But no today (at least until sundown).
At any rate, The Spiked Review of Books has a review of Planet Chicken (review by Mike Hume) where the reviewer suggests that the book is a load of crap. I agree. The book is a PETA-like apologist tract about chickens, which claims that eating them is barbaric, inhumane, etc.
Now, I worked on a farm for a summer, and I can understand if you don't want to eat cows, or even pigs. They are to some degree sentient, interesting creatures. They can make good companions, have distinct personalities, and are cute. Not chickens. As Hume points out, chickens are "cannibalistic balls of faeces and feathers." Seriously. They are awful. Left to their own devices they rip each other to shreds, are mean to those providing food, dirty, noisy, disgusting, and well, just plain mean. For the record, that summer was the beginning of the end of my vegetarianism. I still have difficulty eating red meat, but I enjoy chicken and turkey. I really enjoy it. Which might be somewhat sadistic, but really, we're eating the flesh of another living being, we should be honest with ourselves about it.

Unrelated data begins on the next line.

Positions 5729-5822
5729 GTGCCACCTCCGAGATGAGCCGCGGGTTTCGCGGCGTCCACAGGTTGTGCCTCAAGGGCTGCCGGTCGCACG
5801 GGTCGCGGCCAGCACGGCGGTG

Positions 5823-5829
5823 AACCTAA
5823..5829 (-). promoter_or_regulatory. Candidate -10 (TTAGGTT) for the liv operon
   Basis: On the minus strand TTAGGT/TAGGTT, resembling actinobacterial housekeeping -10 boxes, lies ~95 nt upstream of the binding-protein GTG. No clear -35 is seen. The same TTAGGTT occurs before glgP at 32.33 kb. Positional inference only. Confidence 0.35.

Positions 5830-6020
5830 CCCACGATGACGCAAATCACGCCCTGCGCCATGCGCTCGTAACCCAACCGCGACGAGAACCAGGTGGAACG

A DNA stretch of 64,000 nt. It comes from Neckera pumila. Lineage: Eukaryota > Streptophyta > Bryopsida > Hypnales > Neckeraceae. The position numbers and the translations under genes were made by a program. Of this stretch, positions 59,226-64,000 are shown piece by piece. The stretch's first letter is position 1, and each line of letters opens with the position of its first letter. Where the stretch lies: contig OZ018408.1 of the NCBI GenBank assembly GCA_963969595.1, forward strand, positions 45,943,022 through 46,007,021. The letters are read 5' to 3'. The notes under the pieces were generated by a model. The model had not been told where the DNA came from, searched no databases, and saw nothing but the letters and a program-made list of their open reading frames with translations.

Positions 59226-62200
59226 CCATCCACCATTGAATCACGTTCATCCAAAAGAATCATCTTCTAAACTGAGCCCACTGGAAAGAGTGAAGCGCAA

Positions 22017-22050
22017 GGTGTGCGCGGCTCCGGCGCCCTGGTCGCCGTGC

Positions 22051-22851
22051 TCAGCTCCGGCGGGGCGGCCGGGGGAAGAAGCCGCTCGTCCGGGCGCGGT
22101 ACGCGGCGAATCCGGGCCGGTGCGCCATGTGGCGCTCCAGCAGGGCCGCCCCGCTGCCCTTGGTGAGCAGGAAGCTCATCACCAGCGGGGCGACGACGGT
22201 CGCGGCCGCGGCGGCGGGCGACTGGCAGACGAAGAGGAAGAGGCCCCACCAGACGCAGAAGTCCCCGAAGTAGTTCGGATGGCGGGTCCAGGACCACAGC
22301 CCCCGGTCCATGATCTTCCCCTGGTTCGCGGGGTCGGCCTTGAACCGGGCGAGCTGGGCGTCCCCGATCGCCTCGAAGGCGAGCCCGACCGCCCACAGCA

At any rate, Hume writes about the difference between animals and humans, and says that "An unsentimental attitude towards farm animals is actually sensible and human. Those who have to work with them for a living have always been the most clear-eyed about these matters – at least until the advent of hobby farmers who give their hens names like ‘Chickpea’."
This reminded me of a piece that I saw in Slate (where else) a few weeks ago. One of their regular contributors (Jon Katz) is a farmer, and he wrote about the difference between naming and numbering farm animals, and how it signified a different philosophy about their worth and use. Basically, those who number their animals will only spend up to the cost of the animal on health care, whereas those who name them will generally spend as much as it takes to heal them. This is not to say that those who have numbered animals don't also have named animals. Katz has a hierarchy of animals from dogs on down to sheep in declining emotional importance.
I agree with Katz's philosophy. Some animals exist for companionship, and some for food. If you conflate the two it becomes impossible to deal humanely with the latter. I think that, in some cases, people extend the life of an animal beyond where it is humane, believing that life is valued above all else. I disagree. I think that in some cases there are things worse than death. I would hate to have a painful, lingering illness, and if I was in a comatose state I'd like to have someone pull the plug. Yeah, I could probably come back from it, but what about that guy, stuck in his shell of a body for years, able to hear but not communicate? That would be my personal hell. I'd rather be dead.
In conclusion: eat chickens, and don't bother feeling guilty about it. G-d told us that we can eat animals, and who are you to be more merciful than G-d?